Let voters decide on legislative quorum
Oregon Senate Democratic leaders have wisely decided to spare taxpayers the expense of a lengthy court battle by forgoing fines against minority Republicans who walked off the job twice during the 2019 legislative session. The walkouts prevented the Senate from conducting business by denying a quorum.
Democratic leaders had vowed to fine Republican senators $500 a day for leaving their jobs. Republicans said they would challenge the fines court, alleging the Democrats had no authority to assess them.
Democrats said they weren’t worried about losing in court, but they wanted to avoid a lengthy legal battle and hundreds of thousands of dollars in taxpayer-funded legal fees. That was the right call.
The right call for Republicans now ought to be to give voters a chance to amend the state Constitution to prevent future walkouts from halting the people’s business.
Oregon is one of only four states that require two-thirds of legislators be present to conduct business. Forty-five states require a simple majority, while Massachusetts requires two-fifths of senators and three-eighths of representatives.
This is not and should not be a partisan issue. Both parties have taken advantage of the quorum requirement in Oregon and in other states to block legislation they did not like.
The voters determine who they want to represent them. In 2019 in Oregon, they have elected a majority of Democrats in both houses.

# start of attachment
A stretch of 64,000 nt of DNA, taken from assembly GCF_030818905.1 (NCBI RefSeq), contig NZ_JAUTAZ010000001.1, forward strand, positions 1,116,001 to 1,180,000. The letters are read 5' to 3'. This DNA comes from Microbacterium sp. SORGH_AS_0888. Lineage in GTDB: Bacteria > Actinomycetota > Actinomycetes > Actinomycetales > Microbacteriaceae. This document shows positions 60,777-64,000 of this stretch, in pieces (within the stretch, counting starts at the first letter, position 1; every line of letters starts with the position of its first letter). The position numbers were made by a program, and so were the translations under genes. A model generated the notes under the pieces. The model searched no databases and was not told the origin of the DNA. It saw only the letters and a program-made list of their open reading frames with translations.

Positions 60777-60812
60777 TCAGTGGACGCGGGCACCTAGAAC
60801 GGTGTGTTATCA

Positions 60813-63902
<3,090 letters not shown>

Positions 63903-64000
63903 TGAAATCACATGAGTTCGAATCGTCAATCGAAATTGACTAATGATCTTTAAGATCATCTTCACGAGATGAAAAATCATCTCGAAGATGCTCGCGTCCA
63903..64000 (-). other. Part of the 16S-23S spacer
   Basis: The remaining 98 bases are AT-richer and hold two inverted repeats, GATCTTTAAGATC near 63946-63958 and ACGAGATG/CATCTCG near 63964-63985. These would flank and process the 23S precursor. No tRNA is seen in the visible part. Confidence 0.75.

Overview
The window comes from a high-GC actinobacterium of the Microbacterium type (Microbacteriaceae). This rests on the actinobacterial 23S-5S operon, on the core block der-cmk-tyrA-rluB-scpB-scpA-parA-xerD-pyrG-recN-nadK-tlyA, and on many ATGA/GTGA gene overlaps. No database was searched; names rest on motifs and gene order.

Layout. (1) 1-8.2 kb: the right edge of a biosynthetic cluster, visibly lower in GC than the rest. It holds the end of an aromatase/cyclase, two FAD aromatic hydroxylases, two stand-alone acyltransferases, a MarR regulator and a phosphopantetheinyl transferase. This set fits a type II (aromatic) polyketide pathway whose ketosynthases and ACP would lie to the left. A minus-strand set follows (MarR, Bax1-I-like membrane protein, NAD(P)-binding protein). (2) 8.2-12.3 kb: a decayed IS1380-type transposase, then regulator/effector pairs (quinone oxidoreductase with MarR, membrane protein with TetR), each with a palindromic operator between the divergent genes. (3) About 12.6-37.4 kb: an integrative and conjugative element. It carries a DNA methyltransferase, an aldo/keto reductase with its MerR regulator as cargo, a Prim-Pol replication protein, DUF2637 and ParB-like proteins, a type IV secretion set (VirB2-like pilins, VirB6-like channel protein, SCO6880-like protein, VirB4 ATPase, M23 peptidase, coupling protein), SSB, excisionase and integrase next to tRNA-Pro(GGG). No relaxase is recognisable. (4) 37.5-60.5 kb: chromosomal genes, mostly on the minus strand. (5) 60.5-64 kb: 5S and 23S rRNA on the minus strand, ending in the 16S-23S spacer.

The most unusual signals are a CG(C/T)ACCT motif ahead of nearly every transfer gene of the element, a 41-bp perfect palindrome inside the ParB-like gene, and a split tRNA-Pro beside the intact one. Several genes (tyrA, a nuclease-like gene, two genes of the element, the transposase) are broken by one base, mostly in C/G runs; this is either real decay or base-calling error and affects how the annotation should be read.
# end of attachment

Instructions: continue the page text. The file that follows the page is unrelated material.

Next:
In 2001, it was Democrats who walked out of the House to prevent majority Republicans from passing their redistricting plan as a resolution rather than a bill. If it had passed as a bill, Democratic Gov. John Kitzhaber could have vetoed it. By the time the absent members returned, the redistricting deadline had passed and the job went to Secretary of State Bill Bradbury, a Democrat.
Legislative walkouts also have occurred in Texas, Wisconsin and Indiana, all by Democrats.
It’s not appropriate for either party to refuse to participate in lawmaking just because they are not in control. While the party walking out may succeed in blocking the specific legislation they oppose, halting all business can prevent other bills, less controversial but important, from passing before the session ends. That shortchanges the voters, who elect lawmakers to do a job, not to abdicate it.
Oregonians may well decide they like things as they are, and leave the two-thirds quorum requirement in place. But voters ought to be given the opportunity to change it if they wish.